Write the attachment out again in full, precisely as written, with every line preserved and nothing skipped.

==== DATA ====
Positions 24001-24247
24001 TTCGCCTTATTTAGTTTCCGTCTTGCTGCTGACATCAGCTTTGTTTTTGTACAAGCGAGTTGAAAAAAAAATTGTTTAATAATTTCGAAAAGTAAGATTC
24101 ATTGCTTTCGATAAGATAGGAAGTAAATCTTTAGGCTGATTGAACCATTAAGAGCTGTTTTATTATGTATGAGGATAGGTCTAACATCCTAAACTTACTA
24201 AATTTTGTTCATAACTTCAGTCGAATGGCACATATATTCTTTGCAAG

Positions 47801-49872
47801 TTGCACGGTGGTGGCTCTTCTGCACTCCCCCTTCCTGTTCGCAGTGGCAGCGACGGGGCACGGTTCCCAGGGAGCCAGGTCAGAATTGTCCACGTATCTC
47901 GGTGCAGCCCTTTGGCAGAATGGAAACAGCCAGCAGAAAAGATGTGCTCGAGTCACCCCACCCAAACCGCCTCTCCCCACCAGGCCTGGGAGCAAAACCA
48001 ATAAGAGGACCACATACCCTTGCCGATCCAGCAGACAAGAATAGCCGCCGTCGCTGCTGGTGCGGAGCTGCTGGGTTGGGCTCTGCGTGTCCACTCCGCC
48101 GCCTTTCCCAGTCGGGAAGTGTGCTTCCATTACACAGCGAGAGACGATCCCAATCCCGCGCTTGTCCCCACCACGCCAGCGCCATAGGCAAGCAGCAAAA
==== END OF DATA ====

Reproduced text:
Positions 24001-24247
24001 TTCGCCTTATTTAGTTTCCGTCTTGCTGCTGACATCAGCTTTGTTTTTGTACAAGCGAGTTGAAAAAAAAATTGTTTAATAATTTCGAAAAGTAAGATTC
24101 ATTGCTTTCGATAAGATAGGAAGTAAATCTTTAGGCTGATTGAACCATTAAGAGCTGTTTTATTATGTATGAGGATAGGTCTAACATCCTAAACTTACTA
24201 AATTTTGTTCATAACTTCAGTCGAATGGCACATATATTCTTTGCAAG

Positions 47801-49872
47801 TTGCACGGTGGTGGCTCTTCTGCACTCCCCCTTCCTGTTCGCAGTGGCAGCGACGGGGCACGGTTCCCAGGGAGCCAGGTCAGAATTGTCCACGTATCTC
47901 GGTGCAGCCCTTTGGCAGAATGGAAACAGCCAGCAGAAAAGATGTGCTCGAGTCACCCCACCCAAACCGCCTCTCCCCACCAGGCCTGGGAGCAAAACCA
48001 ATAAGAGGACCACATACCCTTGCCGATCCAGCAGACAAGAATAGCCGCCGTCGCTGCTGGTGCGGAGCTGCTGGGTTGGGCTCTGCGTGTCCACTCCGCC
48101 GCCTTTCCCAGTCGGGAAGTGTGCTTCCATTACACAGCGAGAGACGATCCCAATCCCGCGCTTGTCCCCACCACGCCAGCGCCATAGGCAAGCAGCAAAA